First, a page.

Jump to content
Posted 05 June 2010 - 01:13 PM
Posted 05 June 2010 - 01:22 PM
Posted 05 June 2010 - 01:23 PM
Posted 05 June 2010 - 01:27 PM
The following is the list of standard practices:
* Teach users to export their certificates and private keys to removable media and store the media securely when it is not in use. For the greatest possible security, the private key must be removed from the computer whenever the computer is not in use. This protects against attackers who physically obtain the computer and try to access the private key. When the encrypted files must be accessed, the private key can easily be imported from the removable media.
* Encrypt the My Documents folder for all users (User_profile\My Documents). This makes sure that the personal folder, where most documents are stored, is encrypted by default.
* Teach users to never encrypt individual files but to encrypt folders. Programs work on files in various ways. Encrypting files consistently at the folder level makes sure that files are not unexpectedly decrypted.
* The private keys that are associated with recovery certificates are extremely sensitive. These keys must be generated either on a computer that is physically secured, or their certificates must be exported to a .pfx file, protected with a strong password, and saved on a disk that is stored in a physically secure location.
* Recovery agent certificates must be assigned to special recovery agent accounts that are not used for any other purpose.
* Do not destroy recovery certificates or private keys when recovery agents are changed. (Agents are changed periodically). Keep them all, until all files that may have been encrypted with them are updated.
* Designate two or more recovery agent accounts per organizational unit (OU), depending on the size of the OU. Designate two or more computers for recovery, one for each designated recovery agent account. Grant permissions to appropriate administrators to use the recovery agent accounts. It is a good idea to have two recovery agent accounts to provide redundancy for file recovery. Having two computers that hold these keys provides more redundancy to allow recovery of lost data.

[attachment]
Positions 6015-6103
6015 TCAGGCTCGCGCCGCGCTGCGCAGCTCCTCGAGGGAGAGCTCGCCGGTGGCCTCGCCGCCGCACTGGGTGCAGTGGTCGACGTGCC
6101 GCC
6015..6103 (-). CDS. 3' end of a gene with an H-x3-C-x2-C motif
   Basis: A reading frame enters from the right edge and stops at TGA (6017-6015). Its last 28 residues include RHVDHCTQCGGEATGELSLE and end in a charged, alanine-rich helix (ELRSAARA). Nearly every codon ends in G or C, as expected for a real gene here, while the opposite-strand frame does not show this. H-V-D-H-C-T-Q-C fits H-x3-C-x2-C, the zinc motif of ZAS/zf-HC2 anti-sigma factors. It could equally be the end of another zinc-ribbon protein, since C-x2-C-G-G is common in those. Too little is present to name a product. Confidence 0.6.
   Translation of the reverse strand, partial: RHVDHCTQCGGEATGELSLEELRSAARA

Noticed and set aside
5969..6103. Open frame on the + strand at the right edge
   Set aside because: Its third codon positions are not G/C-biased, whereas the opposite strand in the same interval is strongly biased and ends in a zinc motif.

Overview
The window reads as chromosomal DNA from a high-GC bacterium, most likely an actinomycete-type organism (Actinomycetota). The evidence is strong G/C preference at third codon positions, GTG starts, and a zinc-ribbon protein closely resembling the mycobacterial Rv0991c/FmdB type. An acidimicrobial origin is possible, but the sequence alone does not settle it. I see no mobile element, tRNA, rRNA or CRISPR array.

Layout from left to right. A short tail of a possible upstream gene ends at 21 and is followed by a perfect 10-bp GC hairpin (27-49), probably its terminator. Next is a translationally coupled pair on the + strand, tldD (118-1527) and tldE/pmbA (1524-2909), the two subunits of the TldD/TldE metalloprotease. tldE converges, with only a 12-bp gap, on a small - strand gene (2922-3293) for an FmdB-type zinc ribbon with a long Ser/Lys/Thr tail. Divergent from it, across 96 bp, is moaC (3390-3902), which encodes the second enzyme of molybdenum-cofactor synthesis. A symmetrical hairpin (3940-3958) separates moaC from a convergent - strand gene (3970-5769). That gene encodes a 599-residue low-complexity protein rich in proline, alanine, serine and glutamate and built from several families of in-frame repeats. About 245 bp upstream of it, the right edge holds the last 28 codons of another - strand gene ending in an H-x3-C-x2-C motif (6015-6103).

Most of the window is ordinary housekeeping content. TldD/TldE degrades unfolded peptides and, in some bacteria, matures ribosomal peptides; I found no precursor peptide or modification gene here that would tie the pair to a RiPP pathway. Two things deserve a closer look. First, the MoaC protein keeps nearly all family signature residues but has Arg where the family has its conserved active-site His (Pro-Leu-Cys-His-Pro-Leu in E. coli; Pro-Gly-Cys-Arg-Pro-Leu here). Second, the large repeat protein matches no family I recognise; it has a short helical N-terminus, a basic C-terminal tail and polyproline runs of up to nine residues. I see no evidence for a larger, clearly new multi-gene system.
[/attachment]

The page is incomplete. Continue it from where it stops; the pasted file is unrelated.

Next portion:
* Implement a recovery agent archive program to make sure that encrypted files can be recovered by using obsolete recovery keys. Recovery certificates and private keys must be exported and stored in a controlled and secure manner. Ideally, as with all secure data, archives must be stored in a controlled access vault and you must have two archives: a master and a backup. The master is kept on-site, while the backup is located in a secure off-site location.
* Avoid using print spool files in your print server architecture, or make sure that print spool files are generated in an encrypted folder.
* The Encrypting File System does take some CPU overhead every time a user encrypts and decrypts a file. Plan your server usage wisely. Load balance your servers when there are many clients using Encrypting File System (EFS).
0 members, 0 guests, 0 anonymous users